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How Biden’s Executive Order Will Affect Bitcoin and the Crypto Market

After several weeks of speculation that it was coming, US President Joe Biden has issued an executive order calling for the “responsible development of digital assets.” This means cryptocurrencies, which the United States has arguably allowed to remain un(der)regulation for too long. It also means the possible development of a USD-based central bank digital currency, with Biden assigning numerous governmental agencies the task of determining the implications of a CBDC for the United States.

But what are the implications of the order for the cryptocurrency sector itself? Well, opinions on this question aren’t neatly aligned, although the broad industry consensus is that the order is a positive development for crypto on the whole. That’s because it commits the US legislative system to finally make up its mind on what to do with crypto, even if the exact regulations it will introduce haven’t been decided yet.

In other words, the order is the beginning of the end for the regulatory uncertainty that has prevented a significant increase in institutional (and retail) investment in crypto. And despite the possibility that eventual regulation will impose stricter standards and conditions on the industry, the removal of uncertainty will likely far outweigh any downside from new laws.

The new executive order regaring crypto is out

Here’s What’s In Biden’s Executive Order on Cryptocurrencies and Digital Assets

Here’s a quick rundown of everything Biden’s order calls for and outlines:

  • Developing a CBDC policy. This involves looking at the possible benefits and risks for consumers, investors, and businesses of a central bank digital currency. It also requires an assessment in relation to financial stability and systemic risk; payment systems; national security; the ability to exercise human rights; and financial inclusion and equity. It also asks governmental agencies to examine the actions necessary to actually launch a US CBDC.

  • Introducing measures to protect consumers, investors and businesses with regards to cryptocurrencies and digital assets. This section requires agencies to investigate how the development and growth of cryptocurrencies has impacted consumers, businesses and investors. Logically enough, it also asks for policy recommendations as to the regulations or new laws that could be introduced to protect consumers and investors from abuses of digital assets.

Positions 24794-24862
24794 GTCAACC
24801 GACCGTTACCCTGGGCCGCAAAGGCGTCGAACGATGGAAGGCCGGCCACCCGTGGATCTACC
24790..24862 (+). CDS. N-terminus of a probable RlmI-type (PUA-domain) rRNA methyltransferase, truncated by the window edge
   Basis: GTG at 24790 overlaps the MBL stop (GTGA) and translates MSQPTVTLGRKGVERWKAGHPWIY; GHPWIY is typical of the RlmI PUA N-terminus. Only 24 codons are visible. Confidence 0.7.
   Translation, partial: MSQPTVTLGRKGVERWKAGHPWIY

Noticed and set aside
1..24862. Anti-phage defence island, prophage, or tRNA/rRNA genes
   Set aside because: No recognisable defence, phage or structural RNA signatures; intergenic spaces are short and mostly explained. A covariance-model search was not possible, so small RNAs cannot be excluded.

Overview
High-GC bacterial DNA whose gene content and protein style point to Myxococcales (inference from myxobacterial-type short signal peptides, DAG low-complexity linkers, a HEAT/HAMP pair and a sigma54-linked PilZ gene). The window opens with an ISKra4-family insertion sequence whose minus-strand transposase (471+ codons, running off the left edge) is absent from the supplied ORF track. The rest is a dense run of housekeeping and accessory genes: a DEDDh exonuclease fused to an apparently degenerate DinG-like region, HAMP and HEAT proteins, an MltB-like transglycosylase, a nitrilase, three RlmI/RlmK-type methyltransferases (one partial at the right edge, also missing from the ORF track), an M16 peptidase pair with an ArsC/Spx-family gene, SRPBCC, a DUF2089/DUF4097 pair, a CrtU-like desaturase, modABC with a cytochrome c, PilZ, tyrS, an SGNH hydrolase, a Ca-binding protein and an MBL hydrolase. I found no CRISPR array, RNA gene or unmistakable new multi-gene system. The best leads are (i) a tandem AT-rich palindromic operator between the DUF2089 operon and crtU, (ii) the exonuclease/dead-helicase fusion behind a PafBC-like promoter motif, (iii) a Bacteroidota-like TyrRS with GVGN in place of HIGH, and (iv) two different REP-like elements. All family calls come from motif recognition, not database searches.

• Consider the implications of cryptocurrencies and digital assets for financial stability. This section tasks the Financial Stability Oversight Council (among others) with examining how the adoption and growth of cryptocurrencies might impinge on US (and global) financial stability. It also requires regulatory recommendations, assuming that the convened parties find risks to stability.

  • Reducing the illicit use of cryptocurrencies. This requires an examination of the extent of illicit uses of digital assets, as well a proposal of any measures or regulations that may be needed to curtail such uses.

  • Advancing US competitiveness and international cooperation. In Section 8, the order calls for an assessment of how the US can improve its competitiveness with regards to crypto-related innovation. It also requires calls for the formulation of policy on how the US can foster cross-border cooperation, so that regulations remain more or less consistent internationally.

The above represents the meat of Biden’s new executive order as far as crypto is concerned, with most agencies being required to report back within 180 days. And for many commentators and industry participants, the order represents a welcome step in the right direction.

“We applaud the White House for recognizing this as a defining moment for U.S. innovation on the world stage,” said Coinbase’s Faryar Shirzad, speaking to the Wall Street Journal. “We look forward to continuing our work with regulators and lawmakers.”